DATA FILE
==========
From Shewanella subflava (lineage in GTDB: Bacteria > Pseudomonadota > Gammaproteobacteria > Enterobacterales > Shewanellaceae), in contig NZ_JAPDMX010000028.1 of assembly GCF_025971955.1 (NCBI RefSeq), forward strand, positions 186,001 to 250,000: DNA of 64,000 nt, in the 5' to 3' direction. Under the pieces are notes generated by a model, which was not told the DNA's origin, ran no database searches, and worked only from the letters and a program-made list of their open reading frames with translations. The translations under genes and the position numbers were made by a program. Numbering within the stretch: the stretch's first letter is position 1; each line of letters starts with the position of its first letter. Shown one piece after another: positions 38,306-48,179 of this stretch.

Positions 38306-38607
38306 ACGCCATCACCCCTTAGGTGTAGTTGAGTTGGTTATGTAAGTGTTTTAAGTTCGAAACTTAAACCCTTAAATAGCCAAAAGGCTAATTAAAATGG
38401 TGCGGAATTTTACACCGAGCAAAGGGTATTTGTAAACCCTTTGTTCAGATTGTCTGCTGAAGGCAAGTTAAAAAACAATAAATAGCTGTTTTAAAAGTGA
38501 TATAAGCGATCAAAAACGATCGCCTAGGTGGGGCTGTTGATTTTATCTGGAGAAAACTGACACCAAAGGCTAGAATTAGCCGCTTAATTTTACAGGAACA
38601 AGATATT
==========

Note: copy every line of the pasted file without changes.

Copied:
From Shewanella subflava (lineage in GTDB: Bacteria > Pseudomonadota > Gammaproteobacteria > Enterobacterales > Shewanellaceae), in contig NZ_JAPDMX010000028.1 of assembly GCF_025971955.1 (NCBI RefSeq), forward strand, positions 186,001 to 250,000: DNA of 64,000 nt, in the 5' to 3' direction. Under the pieces are notes generated by a model, which was not told the DNA's origin, ran no database searches, and worked only from the letters and a program-made list of their open reading frames with translations. The translations under genes and the position numbers were made by a program. Numbering within the stretch: the stretch's first letter is position 1; each line of letters starts with the position of its first letter. Shown one piece after another: positions 38,306-48,179 of this stretch.

Positions 38306-38607
38306 ACGCCATCACCCCTTAGGTGTAGTTGAGTTGGTTATGTAAGTGTTTTAAGTTCGAAACTTAAACCCTTAAATAGCCAAAAGGCTAATTAAAATGG
38401 TGCGGAATTTTACACCGAGCAAAGGGTATTTGTAAACCCTTTGTTCAGATTGTCTGCTGAAGGCAAGTTAAAAAACAATAAATAGCTGTTTTAAAAGTGA
38501 TATAAGCGATCAAAAACGATCGCCTAGGTGGGGCTGTTGATTTTATCTGGAGAAAACTGACACCAAAGGCTAGAATTAGCCGCTTAATTTTACAGGAACA
38601 AGATATT